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A 10-year-old girl received an "uncomfortable" TSA screening at a North Carolina airport after security officials found a juice pouch in her carry-on, according to her father.
Kevin Payne, of San Diego, says his daughter Vendela was meticulously patted down by a TSA agent for nearly two minutes after mistakenly leaving a Capri Sun drink in her bag at Raleigh-Durham International Airport. Payne recorded the pat-down with his cell phone.
"She just had a completely blank stare on her face," he told TODAY. "I could tell it was very uncomfortable for her."
Agents swabbed Vendela's bag after finding the juice, which is banned under TSA regulations for how much liquid passengers can bring on a plane, and got a false-positive reading for explosives on the bag, Payne said. A female TSA agent then did an extensive pat-down on the 10-year-old.
"What was going through my mind is, 'This is annoying, I don't like this, I want to run out of the door,'" Vendela told TODAY.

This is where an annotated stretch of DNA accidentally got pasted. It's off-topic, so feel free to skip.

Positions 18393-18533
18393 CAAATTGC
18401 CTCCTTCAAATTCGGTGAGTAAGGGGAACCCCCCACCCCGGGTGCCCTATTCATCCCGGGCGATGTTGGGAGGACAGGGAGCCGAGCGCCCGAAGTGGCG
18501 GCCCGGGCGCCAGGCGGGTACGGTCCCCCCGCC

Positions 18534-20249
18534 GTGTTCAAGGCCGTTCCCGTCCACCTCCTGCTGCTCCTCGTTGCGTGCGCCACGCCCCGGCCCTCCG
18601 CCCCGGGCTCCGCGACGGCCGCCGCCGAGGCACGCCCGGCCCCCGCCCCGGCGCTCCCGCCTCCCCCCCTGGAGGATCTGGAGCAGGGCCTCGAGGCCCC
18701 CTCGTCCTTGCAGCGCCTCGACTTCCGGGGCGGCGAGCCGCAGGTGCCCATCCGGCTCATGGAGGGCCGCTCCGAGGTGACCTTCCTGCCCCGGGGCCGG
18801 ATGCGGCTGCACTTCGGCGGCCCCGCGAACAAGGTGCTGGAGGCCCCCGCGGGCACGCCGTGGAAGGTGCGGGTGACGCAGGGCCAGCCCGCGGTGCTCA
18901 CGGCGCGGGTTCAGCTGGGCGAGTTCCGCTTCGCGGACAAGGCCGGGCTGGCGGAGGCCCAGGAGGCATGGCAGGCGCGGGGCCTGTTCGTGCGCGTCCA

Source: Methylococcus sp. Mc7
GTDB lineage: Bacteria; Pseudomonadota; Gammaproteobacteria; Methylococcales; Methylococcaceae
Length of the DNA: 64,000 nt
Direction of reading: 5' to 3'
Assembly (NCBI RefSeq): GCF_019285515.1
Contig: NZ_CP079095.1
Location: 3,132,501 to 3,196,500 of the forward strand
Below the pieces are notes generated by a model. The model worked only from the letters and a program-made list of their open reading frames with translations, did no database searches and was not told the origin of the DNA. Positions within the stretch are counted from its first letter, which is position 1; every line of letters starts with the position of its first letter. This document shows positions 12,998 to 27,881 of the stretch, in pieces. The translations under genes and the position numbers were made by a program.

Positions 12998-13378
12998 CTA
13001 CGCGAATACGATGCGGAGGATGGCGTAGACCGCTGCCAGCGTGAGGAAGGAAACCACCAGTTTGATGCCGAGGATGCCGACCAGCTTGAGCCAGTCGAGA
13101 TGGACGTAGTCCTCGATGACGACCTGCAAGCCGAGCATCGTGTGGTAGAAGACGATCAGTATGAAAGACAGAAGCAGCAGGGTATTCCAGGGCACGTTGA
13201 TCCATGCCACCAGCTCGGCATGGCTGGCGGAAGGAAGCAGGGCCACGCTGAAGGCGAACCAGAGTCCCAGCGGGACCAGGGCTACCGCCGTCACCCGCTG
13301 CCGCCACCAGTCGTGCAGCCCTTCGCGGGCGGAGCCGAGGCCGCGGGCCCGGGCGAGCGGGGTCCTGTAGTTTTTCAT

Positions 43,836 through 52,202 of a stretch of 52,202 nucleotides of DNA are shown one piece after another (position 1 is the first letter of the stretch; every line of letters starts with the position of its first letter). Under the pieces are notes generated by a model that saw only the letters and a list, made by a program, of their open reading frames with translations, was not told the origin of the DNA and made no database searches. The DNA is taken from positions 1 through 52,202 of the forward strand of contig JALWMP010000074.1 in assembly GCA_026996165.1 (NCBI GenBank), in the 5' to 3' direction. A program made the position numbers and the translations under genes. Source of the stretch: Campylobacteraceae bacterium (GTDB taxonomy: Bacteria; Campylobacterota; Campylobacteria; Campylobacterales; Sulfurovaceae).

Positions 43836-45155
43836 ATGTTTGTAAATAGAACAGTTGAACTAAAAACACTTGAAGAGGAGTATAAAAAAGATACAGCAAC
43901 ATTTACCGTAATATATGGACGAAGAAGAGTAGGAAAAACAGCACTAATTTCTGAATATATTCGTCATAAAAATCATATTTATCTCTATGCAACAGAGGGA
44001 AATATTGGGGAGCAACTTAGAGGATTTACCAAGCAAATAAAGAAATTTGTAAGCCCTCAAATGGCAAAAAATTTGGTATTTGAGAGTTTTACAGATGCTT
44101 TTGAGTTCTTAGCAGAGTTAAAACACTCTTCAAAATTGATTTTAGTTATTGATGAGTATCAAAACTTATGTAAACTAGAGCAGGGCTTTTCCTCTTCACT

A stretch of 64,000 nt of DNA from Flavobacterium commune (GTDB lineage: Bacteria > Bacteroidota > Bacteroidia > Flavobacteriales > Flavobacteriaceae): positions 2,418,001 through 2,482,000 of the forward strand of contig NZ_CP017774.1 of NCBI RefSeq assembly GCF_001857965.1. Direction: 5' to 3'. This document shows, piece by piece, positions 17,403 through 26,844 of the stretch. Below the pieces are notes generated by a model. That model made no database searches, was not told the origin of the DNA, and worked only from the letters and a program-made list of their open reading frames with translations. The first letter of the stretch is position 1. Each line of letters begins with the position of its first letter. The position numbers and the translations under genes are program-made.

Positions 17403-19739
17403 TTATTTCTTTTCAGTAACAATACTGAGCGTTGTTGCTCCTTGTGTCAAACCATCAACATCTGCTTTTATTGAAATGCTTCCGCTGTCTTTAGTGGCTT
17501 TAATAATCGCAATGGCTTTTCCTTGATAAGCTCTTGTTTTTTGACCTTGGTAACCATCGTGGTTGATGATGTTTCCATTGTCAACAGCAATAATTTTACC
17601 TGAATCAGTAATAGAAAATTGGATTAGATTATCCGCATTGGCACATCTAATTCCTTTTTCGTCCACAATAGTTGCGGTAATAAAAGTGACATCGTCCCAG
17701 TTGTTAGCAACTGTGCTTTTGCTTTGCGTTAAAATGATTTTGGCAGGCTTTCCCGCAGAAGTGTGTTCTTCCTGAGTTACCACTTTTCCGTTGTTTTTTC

According to TSA protocol, "officers will work with parents to resolve any alarms at the checkpoint" and has modified screening procedures for children 12 and under that reduce the likelihood of pat-downs.
In a statement to NBC News, the TSA said, "TSA screening proceudres allow for the pat-down of a child under certain circumstances. The process by which the child was patted down followed approved procedures."
In Vendela's case, they added, the process was observed by her parent and a cell phone alarm was going off in her bag, requiring additional checks.
But Payne said he feels new rules are needed.
"The pat-down seemed to be the go-to option for them, and I think they could have done a better scrutiny of what they were looking for prior to putting their hands all over my 10-year-old daughter," he said.
Payne said he has contacted his congressman and will be filing a formal complaint against the TSA.
"Maybe they need retraining. Maybe they did everything by the book. I don't really know, but it was an uncomfortable situation," he said.